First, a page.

Japan's new defense plan headed in the wrong direction
Japan's defense ministry held a ceremony in Yokohama on July 30 for naming of the country's seventh Aegis escort warship; it has been named Maya and is likely to be commissioned around March 2020.
Maya is the Japan Maritime Self-Defense Force's first vessel equipped with cooperative engagement capability (CEC), a device that can share a large volume of data in real time without the use of satellites and has the capability to intercept missiles and enemy fighter aircraft.
With China in mind, Japan wants to strengthen cooperation with the US military. Aegis warships and E-2D airborne early warning aircraft of the US military stationed in Japan have already been equipped with CEC.
Since March this year, the Japanese government and the ruling Liberal Democratic Party have been showing interest in converting Izumo, a helicopter carrier, into an aircraft carrier. In fact, speaking in parliament recently, Japanese Defense Minister Itsunori Onodera conceded that the ministry is studying the feasibility of retrofitting Izumo so that US F-35B stealth fighter jets could land on it. The retrofitted Izumo would provide rear-area support to US military operations.
Besides, the LDP's proposals for the new National Defense Program Guidelines for the 2019-23 period urge the government to introduce a "multipurpose aircraft carrier". The Japanese government plans to release the guidelines later this year,
If Izumo were converted, the Asahi Shimbun said in a recent editorial, it would be an aircraft carrier with highly enhanced attacking capabilities. And Japan's gradual shift away from its defense-only principle could trigger a lose-lose arms race with its neighbors.
Among its major defense procurement programs, Japan is mulling spending 466.4 billion yen ($4.2 billion) to deploy the Aegis Ashore system units made by Lockheed Martin at its Ground Self-Defense Force's maneuvering base in Akita prefecture in the north and Yamaguchi prefecture on Honshu island to counter potential missiles from the Democratic People's Republic of Korea and China. The advanced radar system to be installed has a range of about 1,000 kilometers, and the Aegis Ashore would start operation in fiscal 2025.
Japan also plans to have all three SDF wings jointly operate the RQ-4 Global Hawk unmanned reconnaissance aircraft, which is expected to be introduced in fiscal 2021, in a bid to monitor security situations, including the military movements of China and the DPRK. A Sankei Shimbun report said the Ground Self-Defense Force is also studying a plan to hire merchant vessels for transporting personnel and materiel to Japan's southwestern islands in an emergency.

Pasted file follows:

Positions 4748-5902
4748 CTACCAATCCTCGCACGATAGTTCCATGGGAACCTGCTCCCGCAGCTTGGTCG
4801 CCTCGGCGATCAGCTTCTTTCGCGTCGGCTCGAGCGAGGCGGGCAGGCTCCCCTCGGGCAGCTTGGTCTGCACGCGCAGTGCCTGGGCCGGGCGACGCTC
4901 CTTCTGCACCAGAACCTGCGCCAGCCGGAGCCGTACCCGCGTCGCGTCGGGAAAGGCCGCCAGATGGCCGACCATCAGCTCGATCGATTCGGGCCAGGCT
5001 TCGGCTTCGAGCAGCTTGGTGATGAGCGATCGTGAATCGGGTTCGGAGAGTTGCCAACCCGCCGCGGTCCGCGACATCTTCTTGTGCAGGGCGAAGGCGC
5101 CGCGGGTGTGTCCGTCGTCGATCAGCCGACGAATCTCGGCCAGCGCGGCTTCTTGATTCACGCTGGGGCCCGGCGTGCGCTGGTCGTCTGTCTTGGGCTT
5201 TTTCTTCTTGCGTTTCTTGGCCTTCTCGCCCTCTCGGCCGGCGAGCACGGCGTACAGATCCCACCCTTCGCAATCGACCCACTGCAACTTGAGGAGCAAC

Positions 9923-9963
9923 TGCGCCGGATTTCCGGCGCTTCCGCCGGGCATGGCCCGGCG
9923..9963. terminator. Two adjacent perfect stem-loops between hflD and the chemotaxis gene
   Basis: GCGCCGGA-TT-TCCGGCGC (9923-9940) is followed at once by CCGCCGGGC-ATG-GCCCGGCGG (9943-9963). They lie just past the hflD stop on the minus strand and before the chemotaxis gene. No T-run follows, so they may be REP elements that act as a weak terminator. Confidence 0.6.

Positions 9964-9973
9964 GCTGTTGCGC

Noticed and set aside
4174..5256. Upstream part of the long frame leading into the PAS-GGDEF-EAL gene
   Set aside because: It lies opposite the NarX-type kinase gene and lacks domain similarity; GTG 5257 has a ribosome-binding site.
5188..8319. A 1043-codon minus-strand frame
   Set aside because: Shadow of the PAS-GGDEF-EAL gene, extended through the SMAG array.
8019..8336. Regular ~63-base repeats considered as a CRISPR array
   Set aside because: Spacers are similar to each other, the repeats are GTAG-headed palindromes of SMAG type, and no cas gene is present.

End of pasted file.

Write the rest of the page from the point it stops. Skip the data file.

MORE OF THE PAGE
The Shinzo Abe administration has proposed major changes in Japan's defense policy, which would change Japan's pacifist defense policy into a more dynamic one based on bilateral and even multilateral relationships. To that effect, Japan has signed Acquisition and Cross-Servicing Agreements with Canada and France, in a bid to strengthen cooperation between Japan's Self-Defense Forces and the Canadian and French militaries.
The Canadian government has released a statement saying the deal would allow the two countries to make efficient use of each other's military equipment during operations and exercises in Canada, Japan and other locations. And the French Ministry of the Armed Forces said in a statement that the agreement is aimed at "strengthening interoperability, reducing the cost of mutual support services between our armies, and facilitating, in the long term, joint military interactions".
Japan's "defense" moves prompted Moscow to express concern over Tokyo's plan to deploy the Aegis Ashore ballistic missile defense system at the "two-plus-two" meeting between Japanese and Russian foreign and defense ministers in Moscow on July 31, a day after the naming of Maya. Actually, Moscow has long contended that the Aegis Ashore system is a direct national security concern for Russia, as it is part of the US plan to deploy a missile defense system in Asia.
With all these developments, Japan's new defense program should be observed closely, because it is an indicator of where the country's security policy is headed.
The author is China Daily Tokyo bureau chief. firstname.lastname@example.org